Trail markers added to Jordan River Trail for safety, aiding first responders

SALT LAKE CITY — Numbered posts are being placed along the Jordan River trail in Salt Lake City to improve public safety.

"Throughout the years we have had small brush fires along the trail, we've had people who've fallen off their bicycle, people who've had heart attacks. people who need police assistance and as call takers, we have a hard time identifying where they are on the trail," said Salt Lake City 911 director Lisa Burnette.

The markers will be placed about every 250 feet and run nine miles from the Davis County line south to 2100 South.

"People can identify where they are on the trail if they need assistance," said Salt Lake City Mayor Jackie Biskupski. "They can call 911."

The markers will be tied to the city's 911 dispatch system to help emergency responders locate someone if they're in trouble.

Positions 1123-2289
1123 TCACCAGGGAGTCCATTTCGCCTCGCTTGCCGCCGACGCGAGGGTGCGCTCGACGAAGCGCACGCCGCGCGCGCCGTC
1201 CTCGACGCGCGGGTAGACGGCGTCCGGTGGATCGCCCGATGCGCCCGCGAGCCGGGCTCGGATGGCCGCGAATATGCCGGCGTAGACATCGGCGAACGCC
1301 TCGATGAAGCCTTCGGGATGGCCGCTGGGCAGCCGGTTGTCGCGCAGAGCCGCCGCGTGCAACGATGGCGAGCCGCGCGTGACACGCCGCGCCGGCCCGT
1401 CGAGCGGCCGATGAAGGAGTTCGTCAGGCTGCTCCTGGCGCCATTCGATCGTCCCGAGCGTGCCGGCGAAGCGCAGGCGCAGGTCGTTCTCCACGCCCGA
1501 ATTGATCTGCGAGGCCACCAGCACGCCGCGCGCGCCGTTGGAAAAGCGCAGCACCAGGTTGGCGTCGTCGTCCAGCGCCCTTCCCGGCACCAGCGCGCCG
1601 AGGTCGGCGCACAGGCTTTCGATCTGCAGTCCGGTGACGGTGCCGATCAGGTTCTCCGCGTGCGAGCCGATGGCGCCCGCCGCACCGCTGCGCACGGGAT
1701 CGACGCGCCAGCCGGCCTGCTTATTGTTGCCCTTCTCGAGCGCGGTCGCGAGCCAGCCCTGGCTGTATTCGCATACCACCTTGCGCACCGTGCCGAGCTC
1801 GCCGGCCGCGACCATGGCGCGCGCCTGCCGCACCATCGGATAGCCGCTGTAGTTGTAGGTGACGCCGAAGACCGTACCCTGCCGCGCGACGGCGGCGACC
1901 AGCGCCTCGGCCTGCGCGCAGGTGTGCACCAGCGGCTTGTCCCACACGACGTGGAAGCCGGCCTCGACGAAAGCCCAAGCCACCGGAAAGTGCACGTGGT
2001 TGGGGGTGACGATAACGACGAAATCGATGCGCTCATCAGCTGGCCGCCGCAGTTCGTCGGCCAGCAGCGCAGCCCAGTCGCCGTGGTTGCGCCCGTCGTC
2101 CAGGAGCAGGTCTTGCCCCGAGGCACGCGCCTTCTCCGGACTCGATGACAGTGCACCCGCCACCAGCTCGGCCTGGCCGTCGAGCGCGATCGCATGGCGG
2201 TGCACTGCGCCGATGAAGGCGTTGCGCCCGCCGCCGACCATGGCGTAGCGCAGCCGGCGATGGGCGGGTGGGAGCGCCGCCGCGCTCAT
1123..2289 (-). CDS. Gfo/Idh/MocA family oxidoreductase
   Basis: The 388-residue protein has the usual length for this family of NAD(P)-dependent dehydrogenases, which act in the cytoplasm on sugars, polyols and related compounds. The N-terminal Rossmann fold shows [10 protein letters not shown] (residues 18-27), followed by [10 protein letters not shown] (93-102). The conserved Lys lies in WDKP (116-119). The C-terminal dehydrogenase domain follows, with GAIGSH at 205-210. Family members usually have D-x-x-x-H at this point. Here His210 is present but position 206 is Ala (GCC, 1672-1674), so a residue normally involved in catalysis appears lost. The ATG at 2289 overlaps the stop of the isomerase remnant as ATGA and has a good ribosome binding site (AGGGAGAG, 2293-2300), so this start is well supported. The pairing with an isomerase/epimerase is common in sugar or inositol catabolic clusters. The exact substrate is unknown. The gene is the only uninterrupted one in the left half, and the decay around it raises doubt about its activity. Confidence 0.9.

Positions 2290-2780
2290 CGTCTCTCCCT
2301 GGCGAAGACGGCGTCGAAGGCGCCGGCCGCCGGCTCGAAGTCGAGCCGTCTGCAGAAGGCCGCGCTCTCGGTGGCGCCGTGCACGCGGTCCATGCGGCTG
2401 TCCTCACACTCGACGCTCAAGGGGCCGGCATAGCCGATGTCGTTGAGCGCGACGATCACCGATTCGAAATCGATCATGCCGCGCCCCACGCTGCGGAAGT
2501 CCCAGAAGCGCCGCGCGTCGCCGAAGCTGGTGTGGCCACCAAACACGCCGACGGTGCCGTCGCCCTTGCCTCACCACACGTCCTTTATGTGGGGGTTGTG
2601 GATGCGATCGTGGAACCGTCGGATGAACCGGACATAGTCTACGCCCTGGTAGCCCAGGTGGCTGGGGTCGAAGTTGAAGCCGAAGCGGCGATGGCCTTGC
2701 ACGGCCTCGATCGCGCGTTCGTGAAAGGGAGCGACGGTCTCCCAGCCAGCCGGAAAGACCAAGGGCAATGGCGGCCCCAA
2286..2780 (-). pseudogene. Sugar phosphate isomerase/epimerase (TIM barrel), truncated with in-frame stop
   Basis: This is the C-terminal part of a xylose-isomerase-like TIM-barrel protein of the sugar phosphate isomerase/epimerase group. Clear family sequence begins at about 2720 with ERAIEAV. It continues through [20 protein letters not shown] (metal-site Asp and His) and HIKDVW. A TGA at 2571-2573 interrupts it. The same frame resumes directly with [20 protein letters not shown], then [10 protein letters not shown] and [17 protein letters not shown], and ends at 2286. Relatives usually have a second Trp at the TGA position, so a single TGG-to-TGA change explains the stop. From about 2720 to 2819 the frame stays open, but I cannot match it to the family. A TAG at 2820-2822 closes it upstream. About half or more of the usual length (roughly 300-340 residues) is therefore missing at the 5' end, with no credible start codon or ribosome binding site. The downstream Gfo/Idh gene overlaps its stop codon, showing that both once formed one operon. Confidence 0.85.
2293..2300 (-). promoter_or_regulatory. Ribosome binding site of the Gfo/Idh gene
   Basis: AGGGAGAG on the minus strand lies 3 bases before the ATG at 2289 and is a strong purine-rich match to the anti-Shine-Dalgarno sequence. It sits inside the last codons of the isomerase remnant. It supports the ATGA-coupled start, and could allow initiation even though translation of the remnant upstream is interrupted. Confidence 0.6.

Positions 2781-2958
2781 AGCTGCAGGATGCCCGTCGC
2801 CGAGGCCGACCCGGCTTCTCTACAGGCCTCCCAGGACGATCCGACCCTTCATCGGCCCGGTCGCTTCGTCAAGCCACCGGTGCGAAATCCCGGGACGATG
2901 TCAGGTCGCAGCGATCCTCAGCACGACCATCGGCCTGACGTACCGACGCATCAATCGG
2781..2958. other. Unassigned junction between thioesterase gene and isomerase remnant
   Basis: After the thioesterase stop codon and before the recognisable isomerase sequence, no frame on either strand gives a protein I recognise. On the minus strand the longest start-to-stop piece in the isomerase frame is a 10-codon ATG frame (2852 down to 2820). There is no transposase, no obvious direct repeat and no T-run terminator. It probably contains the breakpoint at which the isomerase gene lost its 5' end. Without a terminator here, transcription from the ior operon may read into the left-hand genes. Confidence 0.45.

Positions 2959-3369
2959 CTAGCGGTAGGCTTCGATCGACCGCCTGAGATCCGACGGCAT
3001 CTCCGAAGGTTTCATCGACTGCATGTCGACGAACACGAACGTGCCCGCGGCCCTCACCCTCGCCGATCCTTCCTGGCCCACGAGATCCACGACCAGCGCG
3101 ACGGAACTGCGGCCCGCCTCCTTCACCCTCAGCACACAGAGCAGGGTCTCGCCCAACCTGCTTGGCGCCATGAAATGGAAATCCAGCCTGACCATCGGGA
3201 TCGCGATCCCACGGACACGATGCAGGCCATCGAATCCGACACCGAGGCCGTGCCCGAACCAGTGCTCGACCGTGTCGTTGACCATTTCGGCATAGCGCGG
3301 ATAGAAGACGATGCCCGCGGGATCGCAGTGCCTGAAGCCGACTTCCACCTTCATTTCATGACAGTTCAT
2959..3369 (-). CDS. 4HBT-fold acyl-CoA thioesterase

Until now, it's been tricky for police and paramedics to find some people because they're left to describe a tree or a bridge nearby. That costs precious time.

"These signs are going to be key to the public in notifying 911 should there be a public safety emergency," Burnette said.

Additionally, the abandoned Fisher mansion will become a nature center for people to rent boats and get information about parks.

"It’s not the only improvement being planned for the park," Burnette said. "The mayor's budget includes spending a million dollars to restore the carriage house behind the abandoned Fisher mansion."

Members of the Fisher family said it's a great idea.

"I think this will be a wonderful cultural hub," said Tom Fisher Reimondy. "A place to stop along the Jordan River trail and hang out for a minute."

The Mayor said she'd like to restore the mansion itself, but that requires more time and money.

"We have beautiful park space here," she said.

The remaining posts will be placed along the trail within the next month.

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